US 3448356 A
Description (OCR text may contain errors)
June 3, 1969 A- Q. TESTONE ELECTROSTATIC COPYHOLDER AND METHOD FOR MAKING SAME Filed May 24, 1966 6 37 one- (AWE/V701? l2 ANTHO/VV'O. TESTOIVE ATTORNEYS.
United States Patent 3,448,356 ELECTROSTATIC COPYHOLDER AND METHOD FOR MAKING SAME Anthony Q. Testone, Lansdale, Pa., assignor to The Simco Company, Inc., Lansdale, Pa., a corporation of Pennsylvania Filed May 24, 1966, Ser. No. 552,483 Int. Cl. G03b 15/00; H05f 7/00 US. Cl. 317-262 14 Claims ABSTRACT OF THE DISCLOSURE A copyholder to which articles are adhered by electrostatic forces. A first conductive member overlies one surface of a dielectric panel and a second conductive member constituting a grid with open areas overlies the second surface. A D-.C. high voltage coupled across the two conductive members enables conductive articles to adhere to the second surface by virtue of the electrical field between the conductive members and emanating through the open areas of the grid. Non-conductive articles adhere by virtue of charges induced therein which are opposite in polarity to those produced on the second surface by the DC high voltage.
This invention relates to an improved electrostatic copyboard for retaining articles in position by electrostatic force preparatory to photographing or other operations, and more particularly relates to a method for fabricating such a copyboard.
In prior U.S. Patent No. 3,359,469 entitled, Electrostatic Pinning Method and copyboard, there was shown a fiat block or frame to the surface of which articles may be placed and then secured in position by electrostatic for'ces. The invisible electrostatic attractive forces eliminated the need for adhesives, tacks, pins, overlays and/or vacuum hold down constructions, all having obvious disadvantages especially well known to those skilled in the photographic and copying arts. In the foregoing patent application, it was demonstrated that the repetitive manipulation of non-conductive sheets during successive positioning could and would cause degeneration of the electrostatic pinning force with respect to a particular charge applied to the copyboard surface. However, it was additionally shown that such a diminuition of attractive force could be countered and immediately re-established to original intensity simply by reversing the polarity of voltage applied to the board. Nevertheless, the prior construction was somewhat inefficient in its use in connection with conductive articles and objects. Such was also true with non-conductive articles as well, for example atmospheric moisture conditions (high relative humidity) and even operation personnel perspiration conditions, caused a film of electrolyte to be deposited on the objects surface so as to impart a conductive effect thereto. That is, the principles of electrostatic attraction are governed by Ooulombs Inverse Square Law-the force between two electrostatically charged bodies is proportional to the product of the magnitude of the charges on the bodies and inversely proportional to the square of the distance between them-expressed mathe matically:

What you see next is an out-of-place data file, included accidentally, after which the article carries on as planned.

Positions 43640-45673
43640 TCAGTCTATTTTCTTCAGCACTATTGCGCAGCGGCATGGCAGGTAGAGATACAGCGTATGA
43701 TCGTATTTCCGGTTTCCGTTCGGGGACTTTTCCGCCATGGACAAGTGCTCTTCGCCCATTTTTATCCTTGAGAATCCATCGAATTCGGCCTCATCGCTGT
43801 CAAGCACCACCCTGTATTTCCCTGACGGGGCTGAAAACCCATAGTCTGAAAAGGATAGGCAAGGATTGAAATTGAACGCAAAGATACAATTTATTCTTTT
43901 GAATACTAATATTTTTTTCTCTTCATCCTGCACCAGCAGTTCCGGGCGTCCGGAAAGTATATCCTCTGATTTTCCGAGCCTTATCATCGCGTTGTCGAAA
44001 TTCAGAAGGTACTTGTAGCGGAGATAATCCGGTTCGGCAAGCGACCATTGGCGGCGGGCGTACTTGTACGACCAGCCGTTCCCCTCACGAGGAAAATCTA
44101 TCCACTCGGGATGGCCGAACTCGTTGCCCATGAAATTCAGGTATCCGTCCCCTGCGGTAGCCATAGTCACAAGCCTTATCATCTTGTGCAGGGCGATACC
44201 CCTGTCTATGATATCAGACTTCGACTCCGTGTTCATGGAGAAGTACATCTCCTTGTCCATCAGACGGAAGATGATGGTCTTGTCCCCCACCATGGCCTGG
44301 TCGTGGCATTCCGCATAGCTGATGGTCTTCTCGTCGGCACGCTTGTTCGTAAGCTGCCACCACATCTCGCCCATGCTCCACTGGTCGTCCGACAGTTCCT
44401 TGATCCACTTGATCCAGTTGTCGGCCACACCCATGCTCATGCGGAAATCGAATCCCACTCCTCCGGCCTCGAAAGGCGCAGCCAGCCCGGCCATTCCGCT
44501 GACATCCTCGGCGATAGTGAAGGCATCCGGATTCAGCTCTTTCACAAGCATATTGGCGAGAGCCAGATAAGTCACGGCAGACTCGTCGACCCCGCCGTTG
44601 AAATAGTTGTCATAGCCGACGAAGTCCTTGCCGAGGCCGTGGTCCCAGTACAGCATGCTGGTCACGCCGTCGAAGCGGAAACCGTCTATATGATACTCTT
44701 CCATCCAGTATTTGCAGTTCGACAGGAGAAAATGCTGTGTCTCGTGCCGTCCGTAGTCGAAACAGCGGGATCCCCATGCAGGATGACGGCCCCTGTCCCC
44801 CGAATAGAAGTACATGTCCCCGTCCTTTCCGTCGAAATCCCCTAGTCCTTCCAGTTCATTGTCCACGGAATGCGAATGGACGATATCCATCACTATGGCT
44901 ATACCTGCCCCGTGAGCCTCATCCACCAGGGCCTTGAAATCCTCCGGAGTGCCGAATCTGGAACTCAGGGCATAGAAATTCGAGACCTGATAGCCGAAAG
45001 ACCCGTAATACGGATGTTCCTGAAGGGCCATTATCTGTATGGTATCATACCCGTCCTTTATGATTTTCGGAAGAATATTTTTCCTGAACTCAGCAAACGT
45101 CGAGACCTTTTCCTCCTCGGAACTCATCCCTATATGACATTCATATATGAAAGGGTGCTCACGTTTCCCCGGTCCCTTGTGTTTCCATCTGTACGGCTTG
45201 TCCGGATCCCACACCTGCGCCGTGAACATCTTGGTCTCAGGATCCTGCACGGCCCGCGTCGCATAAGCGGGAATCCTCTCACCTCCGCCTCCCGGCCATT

where I F is the force of electrostatic attraction (or repulsion) between the charged bodies;